Video:Hepatitis E

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Hepatitis E is inflammation of the liver caused by infection with the hepatitis E virus[1][2] it is a type of viral hepatitis.[3]

Definition similarities

Hepatitis E has mainly a fecal-oral transmission route that is similar to hepatitis A, although the viruses are unrelated.[4][5][6]

Signs and symptoms

Hepatitis E can be either acute or chronic.The average incubation period of hepatitis E is 40 days, ranging from 2 to 8 weeks. After a short prodromal phase symptoms may include jaundice, fatigue, and nausea, though most HEV infections are asymptomatic. The symptomatic phase coincides with elevated hepatic aminotransferase levels.[7][8][9][10]

Viral distribution

HEV can be clustered genetically into 8 genotypes, and genotypes 3 and 4 tend to be the ones that cause chronic hepatitis in the immunosuppressed.[11][12]

Viral transmission

Hepatitis E genotype 1 and, to a lesser extent genotype 2, is endemic and can cause outbreaks in Southeast Asia, northern and central Africa, India, and Central America.[2][13] It is spread mainly by the fecal–oral route due to contamination of water supplies or food; direct person-to-person transmission is uncommon.[2][8]

Viral transmission genotypes

In contrast to genotypes 1 and 2, genotypes 3 and 4 cause sporadic cases thought to be contracted zoonotically, from direct contact with animals or indirectly from contaminated water or undercooked meat.[2][14]

Natural course

Like hepatitis A, hepatitis E usually follows an acute and self-limiting course of illness the condition is temporary and the individual recovers with low death rates in resource-rich areas, however, it can be more severe in pregnant women and people with a weakened immune system, with substantially higher death rates. [5][15]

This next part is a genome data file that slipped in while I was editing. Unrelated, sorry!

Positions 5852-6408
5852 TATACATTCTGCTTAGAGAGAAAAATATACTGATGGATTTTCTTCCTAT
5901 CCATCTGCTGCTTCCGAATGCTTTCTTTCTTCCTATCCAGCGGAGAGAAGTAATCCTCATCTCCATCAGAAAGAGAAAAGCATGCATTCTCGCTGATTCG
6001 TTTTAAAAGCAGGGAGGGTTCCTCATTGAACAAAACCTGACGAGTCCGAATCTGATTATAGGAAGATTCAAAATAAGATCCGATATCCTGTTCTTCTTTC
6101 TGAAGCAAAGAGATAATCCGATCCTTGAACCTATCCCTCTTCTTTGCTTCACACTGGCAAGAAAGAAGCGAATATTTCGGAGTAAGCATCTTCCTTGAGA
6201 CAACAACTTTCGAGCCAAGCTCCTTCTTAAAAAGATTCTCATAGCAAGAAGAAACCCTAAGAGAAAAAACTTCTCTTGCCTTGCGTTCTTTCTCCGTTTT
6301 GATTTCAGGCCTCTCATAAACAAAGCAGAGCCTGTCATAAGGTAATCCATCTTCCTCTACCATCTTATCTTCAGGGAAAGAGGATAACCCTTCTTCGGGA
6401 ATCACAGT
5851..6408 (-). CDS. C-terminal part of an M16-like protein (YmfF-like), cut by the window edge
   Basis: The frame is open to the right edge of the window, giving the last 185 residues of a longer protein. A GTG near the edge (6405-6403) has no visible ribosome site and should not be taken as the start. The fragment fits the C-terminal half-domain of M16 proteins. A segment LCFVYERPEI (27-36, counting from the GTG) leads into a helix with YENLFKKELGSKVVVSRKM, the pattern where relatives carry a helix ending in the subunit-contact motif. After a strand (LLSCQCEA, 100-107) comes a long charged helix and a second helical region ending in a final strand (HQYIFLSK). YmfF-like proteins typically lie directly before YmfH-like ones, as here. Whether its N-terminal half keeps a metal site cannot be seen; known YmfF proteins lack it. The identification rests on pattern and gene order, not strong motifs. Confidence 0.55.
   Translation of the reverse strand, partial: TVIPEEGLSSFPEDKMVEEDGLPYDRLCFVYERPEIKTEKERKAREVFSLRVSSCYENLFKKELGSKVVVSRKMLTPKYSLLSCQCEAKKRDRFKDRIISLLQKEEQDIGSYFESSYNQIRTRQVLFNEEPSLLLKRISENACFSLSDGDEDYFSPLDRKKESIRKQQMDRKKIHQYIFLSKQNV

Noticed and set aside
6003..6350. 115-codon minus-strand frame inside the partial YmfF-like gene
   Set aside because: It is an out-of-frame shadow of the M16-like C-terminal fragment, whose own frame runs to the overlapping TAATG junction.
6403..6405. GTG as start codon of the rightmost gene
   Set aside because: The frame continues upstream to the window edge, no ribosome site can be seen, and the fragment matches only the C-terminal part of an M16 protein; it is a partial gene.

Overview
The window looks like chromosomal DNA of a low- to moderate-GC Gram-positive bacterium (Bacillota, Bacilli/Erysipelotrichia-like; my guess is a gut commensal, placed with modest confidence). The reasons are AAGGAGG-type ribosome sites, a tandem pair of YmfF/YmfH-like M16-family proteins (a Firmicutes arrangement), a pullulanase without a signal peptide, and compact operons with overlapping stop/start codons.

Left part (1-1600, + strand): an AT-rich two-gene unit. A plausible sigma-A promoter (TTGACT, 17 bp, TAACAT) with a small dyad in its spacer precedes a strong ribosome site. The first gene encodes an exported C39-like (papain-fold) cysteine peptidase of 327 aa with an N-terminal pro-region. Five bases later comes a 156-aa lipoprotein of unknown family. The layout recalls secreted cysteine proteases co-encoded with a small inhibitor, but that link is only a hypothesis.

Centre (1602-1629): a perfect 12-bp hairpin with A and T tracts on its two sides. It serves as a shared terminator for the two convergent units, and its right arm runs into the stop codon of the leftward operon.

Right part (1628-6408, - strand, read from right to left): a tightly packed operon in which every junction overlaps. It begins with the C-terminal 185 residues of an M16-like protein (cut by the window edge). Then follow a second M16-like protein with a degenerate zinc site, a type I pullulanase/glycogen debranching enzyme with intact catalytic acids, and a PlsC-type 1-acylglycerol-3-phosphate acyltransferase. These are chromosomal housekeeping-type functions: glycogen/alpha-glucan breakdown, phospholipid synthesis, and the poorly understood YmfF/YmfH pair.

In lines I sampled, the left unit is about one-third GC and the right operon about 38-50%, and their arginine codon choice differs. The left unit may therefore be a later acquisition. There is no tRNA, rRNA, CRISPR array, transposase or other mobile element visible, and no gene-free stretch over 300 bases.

Natural course liver

In pregnant women, especially in the third trimester, the disease is more often severe and is associated with a clinical syndrome called fulminant liver failure, with death rates around 20%.[5][15]


In terms of the diagnosis of hepatitis E, only a laboratory blood test that confirms the presence of HEV RNA or IgM antibodies to HEV can be trusted.[16]


There is no drug that has established safety and effectiveness for hepatitis E, and there have been no large randomized clinical trials of antiviral drugs.[5] Reviews of existing small studies suggest that ribavirin can be considered effective in immunocompromised people who have developed chronic infection.[17][18]


A preventive vaccine (HEV 239) is approved for use in China.[19]


The earliest known epidemic of hepatitis E occurred in 1955 in New Delhi,[20] but the virus was not isolated until 1983 by Russian scientists investigating an outbreak in Afghanistan.[21]


  1. "Hepatitis E: Background, Etiopathophysiology, Epidemiology". Medscape. 2019.
  2. 2.0 2.1 2.2 2.3 Kamar, Nassim; Dalton, Harry R.; Abravanel, Florence; Izopet, Jacques (2014). "Hepatitis E Virus Infection". Clinical Microbiology Reviews. 27 (1): 116–138. doi:10.1128/CMR.00057-13. ISSN 0893-8512. PMC 3910910. PMID 24396139.
  3. "Hepatitis (Viral) NIDDK". The National Institute of Diabetes and Digestive and Kidney Diseases. Retrieved 2020-06-19.
  4. "What is hepatitis?". WHO. Retrieved 17 April 2019.
  5. 5.0 5.1 5.2 5.3 "Hepatitis E". WHO. Retrieved 17 April 2019.
  6. Weston, Debbie; Burgess, Alison; Roberts, Sue (2016). Infection Prevention and Control at a Glance. John Wiley & Sons. p. 12. ISBN 9781118973554.